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It might improve the aesthetics of the bike and make for cleaner lines, but the disadvantages seem to far outweigh this.
Is the Echo available with the option of a non integrated headset ?
I can't answer the question, but it raised my interest... I wonder if the disads of integrated headsets extend to BB30 bottom brackets?
Interesting discussion. I weigh 100kg give or take and have had my echo since 2008, but the headset is still fine, and a quick check of the headtube shows no distress to the headset bearing seats.
There's an interesting piece on Chris Kings website discussing this, but it seems rather biased in how's it's written.
It's seems a bit like me suggesting that people limit their speed to 30 in their car. If you drive at 70 then any stones and debris that hit the front of the car will be far more damaging. Eventually this could remove all of the paint, and then start to damage the metal...
Technically what I've said is true - debris will be more damaging at 70 than 30, but is this ever an issue?
Yes what Chris king says could theoretically be true - but has this ever ended up being an issue for anyone? Especially for a titanium frame?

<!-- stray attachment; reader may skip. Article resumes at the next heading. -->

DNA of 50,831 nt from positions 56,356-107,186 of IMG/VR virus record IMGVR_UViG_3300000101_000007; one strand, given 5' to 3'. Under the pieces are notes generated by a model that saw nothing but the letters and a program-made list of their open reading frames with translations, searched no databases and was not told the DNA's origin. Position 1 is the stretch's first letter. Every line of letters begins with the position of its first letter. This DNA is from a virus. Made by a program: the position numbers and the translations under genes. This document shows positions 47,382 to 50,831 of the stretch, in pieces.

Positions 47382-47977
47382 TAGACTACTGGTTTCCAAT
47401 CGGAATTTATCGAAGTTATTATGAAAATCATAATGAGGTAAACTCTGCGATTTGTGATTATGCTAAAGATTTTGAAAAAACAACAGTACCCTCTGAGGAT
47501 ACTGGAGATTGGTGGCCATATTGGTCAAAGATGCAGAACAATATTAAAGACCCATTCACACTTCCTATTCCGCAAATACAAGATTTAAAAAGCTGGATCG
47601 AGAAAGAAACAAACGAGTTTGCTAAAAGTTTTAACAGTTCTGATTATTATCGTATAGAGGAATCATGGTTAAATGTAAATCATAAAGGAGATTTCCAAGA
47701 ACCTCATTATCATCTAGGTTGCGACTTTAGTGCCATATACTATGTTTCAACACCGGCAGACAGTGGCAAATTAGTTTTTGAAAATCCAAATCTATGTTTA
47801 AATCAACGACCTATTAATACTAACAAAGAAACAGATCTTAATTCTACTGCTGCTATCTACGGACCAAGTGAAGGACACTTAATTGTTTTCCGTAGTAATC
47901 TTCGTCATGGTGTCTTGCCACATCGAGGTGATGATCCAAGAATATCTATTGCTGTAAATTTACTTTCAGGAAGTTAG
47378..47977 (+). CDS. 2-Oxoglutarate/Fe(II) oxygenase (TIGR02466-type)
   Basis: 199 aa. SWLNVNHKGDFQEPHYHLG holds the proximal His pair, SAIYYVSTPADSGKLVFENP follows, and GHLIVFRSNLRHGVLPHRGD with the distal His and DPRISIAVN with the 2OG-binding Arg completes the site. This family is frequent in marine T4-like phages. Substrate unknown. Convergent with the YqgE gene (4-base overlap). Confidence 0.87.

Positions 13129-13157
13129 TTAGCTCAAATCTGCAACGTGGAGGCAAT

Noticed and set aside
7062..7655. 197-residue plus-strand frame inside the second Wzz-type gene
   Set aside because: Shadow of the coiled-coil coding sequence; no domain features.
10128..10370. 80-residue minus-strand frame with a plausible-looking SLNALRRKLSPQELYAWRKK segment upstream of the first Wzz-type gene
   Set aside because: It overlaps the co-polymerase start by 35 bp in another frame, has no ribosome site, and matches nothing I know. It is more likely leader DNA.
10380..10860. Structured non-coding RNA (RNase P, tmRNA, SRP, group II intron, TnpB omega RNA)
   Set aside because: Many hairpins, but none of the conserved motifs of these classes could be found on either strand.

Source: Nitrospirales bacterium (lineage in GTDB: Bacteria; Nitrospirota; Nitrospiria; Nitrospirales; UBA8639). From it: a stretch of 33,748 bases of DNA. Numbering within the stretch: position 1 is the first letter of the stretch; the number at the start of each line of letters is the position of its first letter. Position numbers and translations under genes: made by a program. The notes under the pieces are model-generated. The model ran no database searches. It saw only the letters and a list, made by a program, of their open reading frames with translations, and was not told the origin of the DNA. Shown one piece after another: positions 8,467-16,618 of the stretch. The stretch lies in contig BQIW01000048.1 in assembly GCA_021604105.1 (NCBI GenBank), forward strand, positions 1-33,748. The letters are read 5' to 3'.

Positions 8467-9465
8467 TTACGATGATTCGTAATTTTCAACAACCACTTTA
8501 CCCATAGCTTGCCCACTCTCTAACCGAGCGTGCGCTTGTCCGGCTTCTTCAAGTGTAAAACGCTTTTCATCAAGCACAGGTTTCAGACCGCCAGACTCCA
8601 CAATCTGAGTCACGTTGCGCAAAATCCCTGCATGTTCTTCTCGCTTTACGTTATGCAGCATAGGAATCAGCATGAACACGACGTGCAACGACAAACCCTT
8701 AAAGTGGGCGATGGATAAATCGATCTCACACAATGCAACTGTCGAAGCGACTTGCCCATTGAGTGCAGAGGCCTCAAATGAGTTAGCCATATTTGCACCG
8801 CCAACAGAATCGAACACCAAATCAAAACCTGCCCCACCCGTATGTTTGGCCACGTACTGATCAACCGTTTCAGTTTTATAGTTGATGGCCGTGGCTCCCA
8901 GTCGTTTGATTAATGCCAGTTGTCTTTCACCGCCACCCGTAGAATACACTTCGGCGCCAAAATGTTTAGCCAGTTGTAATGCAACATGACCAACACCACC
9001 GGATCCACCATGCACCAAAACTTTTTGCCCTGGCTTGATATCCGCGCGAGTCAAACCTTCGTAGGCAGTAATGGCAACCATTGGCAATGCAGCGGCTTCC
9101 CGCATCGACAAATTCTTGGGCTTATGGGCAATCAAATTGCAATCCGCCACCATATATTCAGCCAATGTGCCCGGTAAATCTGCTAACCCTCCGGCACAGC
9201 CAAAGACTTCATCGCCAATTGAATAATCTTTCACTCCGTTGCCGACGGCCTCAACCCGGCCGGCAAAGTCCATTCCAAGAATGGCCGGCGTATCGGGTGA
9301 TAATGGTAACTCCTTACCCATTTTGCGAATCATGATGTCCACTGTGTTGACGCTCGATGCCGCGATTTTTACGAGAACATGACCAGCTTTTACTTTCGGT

I like the look of the integrated headtube, and the ability to easily change bearings.
I guess a question to Mark - would a switch to a smaller dia headtube (for conventional headset) result in a slightly different tube profile being required for the top and down tubes where they meet the headtube - ie slightly less optimised ovalisation?
Just my $0.02 anyway...
As well as giving pleasing lines to the Echo frame, the 6/4 integrated head tube also adds additional stiffness to the front end of the frame and therefore adds to the overall performance. The Echo combines all that is best about titanium frames with sparkling performance and sharp yet sure footed handling.
Another key advantage of the integrated design is ease of maintenance. There is no issue of wear with the 6/4 integrated head tube as it is very hard.
Why, then, do some Enigma models have integrated headsets and others have non-integrated? eg the Elite has the non-integrated type - what difference does this make to the ride and performance, as well as to servicing?
We use mainly non integrated head tubes on our steel frames as the head tube itself is lighter and being smaller in diameter it suits the main tubes better, aesthetically. Servicing wise there really is little in it.